Wednesday, 4 February 2009

Sehr interessant…

How to become a ’pedagogic therapeutic conductor’ for €12,500 (or just €2,000 for citizens of Bavaria)

People outside Germany continue to express puzzlement at what is a ’pedagogic therapeutic conductor’ (and by extension, a ‘European conductor‘).

Pfennigparade, the big disability-provider in Bavaria, will be starting its next two-year part-time traning course for 'pedagogic therapeutic conductors' in September 2009, providing twenty places.

This is the fourth such course. It is run with the approval of the Bavarian Ministry of Education and Cultural Affairs and the Bavarian Ministry of Employment, Social Order, Family Matters, Women and Public Health.

The course will involve twenty ‘weekends’ (one weekend a month) plus ten weeks’ practice. Actually, each weekend will comprise Fridays and Saturdays:
  • 0815-1300 Practice
  • 1400-1900 Theory


  • 0830-1700 More theory
Practice will be with children of preschool and school age.

The following will be eligible to enrol on he course:
  • preschool-workers, teachers, conductors, psychologists, social workers and therapists, with at least a two years` practical experience.

Yes, you read it correctly, conductors are also eligible to enrol to train as ‘pedagogic therapeutic conductors', and it seems that at least one has already felt persuaded to do so in the past.

Course fees are subsidised for citizens of Bavaria, leaving them just € 2,000 to find. Others pay the full amount of € 12,000.

The course will take place at Pfennigparade's base in Munich and in the surrounding area, and maybe elsewhere in Germany and Europe too in institutions in contact with Pfennigparade).

Further information about course content, and contact details (in English)


  1. I have just discovered this English version of the flyer advertising the next PTK course too.
    The question I am asking is who is Pfenningparade trying to attract with this English version? The last 3 courses have been in German and the few weeks of practise are with German speaking children. Unless this is changing and the 4th course is going to be in English then any one wishing to take part will need to speak German reasonably well. This means that the German advertisement which I received a few months ago would have been sufficient.
    It would be very interesting to find out if the course this year will be in English, are Pfenningparade hoping to encourage applications from outside Germany?
    Another question is can anyone outside Bavaria going to be able to afford the fees?

    I will comment further if and when I get some answers.

    Susie Mallett
    Conductor, Germany

  2. Beats me, the whole business. There's no mention of language on the flier and logistics alone mean that folk from afar can hardly take the course anyway. Further, the cost alone puts participation beyond most Central Europeans to the East, and the question of practice with German-speaking children is a clincher.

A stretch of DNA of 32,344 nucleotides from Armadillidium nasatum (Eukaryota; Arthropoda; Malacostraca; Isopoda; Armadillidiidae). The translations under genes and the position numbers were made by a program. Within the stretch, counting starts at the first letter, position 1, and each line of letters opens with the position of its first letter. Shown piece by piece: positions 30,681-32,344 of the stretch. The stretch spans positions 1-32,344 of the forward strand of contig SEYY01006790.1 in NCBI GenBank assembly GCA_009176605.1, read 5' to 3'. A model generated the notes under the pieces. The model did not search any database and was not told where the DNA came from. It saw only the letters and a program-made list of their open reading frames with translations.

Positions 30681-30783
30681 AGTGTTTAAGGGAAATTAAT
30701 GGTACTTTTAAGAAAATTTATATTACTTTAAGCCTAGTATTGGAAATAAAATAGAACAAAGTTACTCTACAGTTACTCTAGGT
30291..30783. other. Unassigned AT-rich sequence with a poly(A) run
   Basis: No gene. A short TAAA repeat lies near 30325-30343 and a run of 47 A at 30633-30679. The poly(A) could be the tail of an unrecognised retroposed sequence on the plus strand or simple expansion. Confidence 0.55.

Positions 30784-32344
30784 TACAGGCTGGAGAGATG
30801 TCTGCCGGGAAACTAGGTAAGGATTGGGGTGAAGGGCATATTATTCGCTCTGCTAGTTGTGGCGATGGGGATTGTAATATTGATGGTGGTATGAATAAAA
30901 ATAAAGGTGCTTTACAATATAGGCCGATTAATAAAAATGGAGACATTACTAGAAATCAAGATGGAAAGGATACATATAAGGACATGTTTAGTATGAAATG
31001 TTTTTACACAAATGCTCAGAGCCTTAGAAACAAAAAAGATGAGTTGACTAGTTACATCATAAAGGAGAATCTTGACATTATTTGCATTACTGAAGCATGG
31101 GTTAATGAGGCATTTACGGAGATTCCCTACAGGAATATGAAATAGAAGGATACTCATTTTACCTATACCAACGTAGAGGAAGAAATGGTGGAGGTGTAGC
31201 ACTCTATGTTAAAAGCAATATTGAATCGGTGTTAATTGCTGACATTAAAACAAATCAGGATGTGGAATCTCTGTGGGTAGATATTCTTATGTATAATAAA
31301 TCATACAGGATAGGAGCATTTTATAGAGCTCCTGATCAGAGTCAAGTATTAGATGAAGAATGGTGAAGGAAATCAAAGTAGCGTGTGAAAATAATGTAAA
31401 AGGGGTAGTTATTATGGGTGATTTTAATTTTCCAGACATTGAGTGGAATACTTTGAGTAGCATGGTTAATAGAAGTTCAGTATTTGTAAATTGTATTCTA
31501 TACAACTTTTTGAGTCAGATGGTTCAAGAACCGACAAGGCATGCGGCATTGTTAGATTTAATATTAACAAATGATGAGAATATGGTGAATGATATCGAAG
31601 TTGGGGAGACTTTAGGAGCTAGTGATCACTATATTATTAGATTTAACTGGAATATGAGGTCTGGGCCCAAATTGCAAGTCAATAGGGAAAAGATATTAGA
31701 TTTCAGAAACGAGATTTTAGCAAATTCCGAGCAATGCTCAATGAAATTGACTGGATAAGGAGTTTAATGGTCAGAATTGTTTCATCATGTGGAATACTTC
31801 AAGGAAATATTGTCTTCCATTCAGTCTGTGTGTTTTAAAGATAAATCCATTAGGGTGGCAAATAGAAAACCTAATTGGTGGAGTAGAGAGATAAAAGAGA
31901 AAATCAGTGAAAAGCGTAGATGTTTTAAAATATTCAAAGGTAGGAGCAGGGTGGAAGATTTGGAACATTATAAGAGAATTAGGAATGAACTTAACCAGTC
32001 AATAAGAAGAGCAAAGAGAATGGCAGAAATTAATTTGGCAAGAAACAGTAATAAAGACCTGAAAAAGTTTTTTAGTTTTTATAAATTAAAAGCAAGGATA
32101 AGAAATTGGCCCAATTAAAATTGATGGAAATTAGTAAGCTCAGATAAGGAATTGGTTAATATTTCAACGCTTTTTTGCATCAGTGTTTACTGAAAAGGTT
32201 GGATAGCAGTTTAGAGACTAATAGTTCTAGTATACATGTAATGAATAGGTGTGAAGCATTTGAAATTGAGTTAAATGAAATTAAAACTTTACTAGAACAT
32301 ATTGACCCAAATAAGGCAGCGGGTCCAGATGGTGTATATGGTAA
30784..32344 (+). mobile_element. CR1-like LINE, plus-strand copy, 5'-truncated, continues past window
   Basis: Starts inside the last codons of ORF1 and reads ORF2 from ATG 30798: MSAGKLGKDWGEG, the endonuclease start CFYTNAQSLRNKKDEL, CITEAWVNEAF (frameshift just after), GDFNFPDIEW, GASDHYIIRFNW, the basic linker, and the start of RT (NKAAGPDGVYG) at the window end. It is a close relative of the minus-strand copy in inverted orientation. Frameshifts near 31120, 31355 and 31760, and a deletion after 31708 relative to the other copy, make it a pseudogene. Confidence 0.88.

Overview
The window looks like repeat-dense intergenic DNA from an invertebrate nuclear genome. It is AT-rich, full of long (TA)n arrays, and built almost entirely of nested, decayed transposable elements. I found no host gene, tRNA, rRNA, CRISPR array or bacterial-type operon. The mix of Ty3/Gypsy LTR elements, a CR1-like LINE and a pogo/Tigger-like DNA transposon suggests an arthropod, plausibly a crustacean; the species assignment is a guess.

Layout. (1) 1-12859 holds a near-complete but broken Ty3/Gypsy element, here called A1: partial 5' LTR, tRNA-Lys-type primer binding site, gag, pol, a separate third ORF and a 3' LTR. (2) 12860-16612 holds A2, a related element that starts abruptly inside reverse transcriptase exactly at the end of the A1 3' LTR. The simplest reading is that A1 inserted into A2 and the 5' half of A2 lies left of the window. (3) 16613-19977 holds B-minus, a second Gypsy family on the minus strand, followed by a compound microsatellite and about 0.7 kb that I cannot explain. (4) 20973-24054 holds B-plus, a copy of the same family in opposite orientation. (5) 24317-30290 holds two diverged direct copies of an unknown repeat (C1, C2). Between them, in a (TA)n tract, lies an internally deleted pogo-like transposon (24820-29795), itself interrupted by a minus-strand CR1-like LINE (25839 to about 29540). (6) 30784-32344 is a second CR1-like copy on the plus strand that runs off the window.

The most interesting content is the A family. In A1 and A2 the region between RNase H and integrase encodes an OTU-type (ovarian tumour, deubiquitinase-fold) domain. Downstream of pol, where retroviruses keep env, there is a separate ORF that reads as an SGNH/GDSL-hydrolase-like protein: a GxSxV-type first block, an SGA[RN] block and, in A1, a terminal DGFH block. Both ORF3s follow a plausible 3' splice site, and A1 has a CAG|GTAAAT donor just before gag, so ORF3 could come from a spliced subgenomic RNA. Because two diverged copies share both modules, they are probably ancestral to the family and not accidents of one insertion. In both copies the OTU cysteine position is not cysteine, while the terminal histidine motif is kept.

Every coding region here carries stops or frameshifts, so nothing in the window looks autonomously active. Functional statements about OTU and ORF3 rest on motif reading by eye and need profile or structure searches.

What's the course for, anyway? Presumably it has something to do with 'recognition', and therefore money. The involvement of two Bavarian ministries indicates that domestic recognition has to some degree been achieved.

    Recognition of what? Ah, there's the rub. It's not conductive pedagogy for a start See the second page of the flier for course contents: there's all sorts there but a gaping hole in the middle (maybe that's what people mean by 'holistic'!).

    Anyway, whatever the course content and the competencies that it might impart, people living and working outside of Germany have no need to be acceptible to the German health insurance scheme, the Krankenkassen.

    I know that for some years now that there has been expressed a yearning for a 'European conductor' qualification, to be recognised in all member states of the EU. Recognised by whom? Not by the European Union. This is a Chimera, since professional qualifications are a matter for individual member states, not for the EU.

    The conductors' qualification in Hungary was originally created in a State Institute so it had a flying start in being 'recognised'. In Hungary in those days there was no choice but to be recognised! This official involvement has carried over from the days of the State Institute into its privatisation. As for the rest of the EU, only the UK has even one conductor-training school

    There is a 'European Conductors Association' (google it) but I very much doubt that it can have any concrete political mechanism in mind to achieve anything with the EU's umpteen constituent (and in this respect at least, sovereign) states.

    And should the prospect show even the slightest possibility of advance, then there are likely many in Conductive Education obdurately opposed.

    Meanwhile of course Pfennigparade can do what it pleases to suit its own agendas. If this includes informing the rest of the world of what it is doing, then so well and good. I can think of no other material reason for announcing its forthcoming course in English, but I am grateful to it for going to the trouble.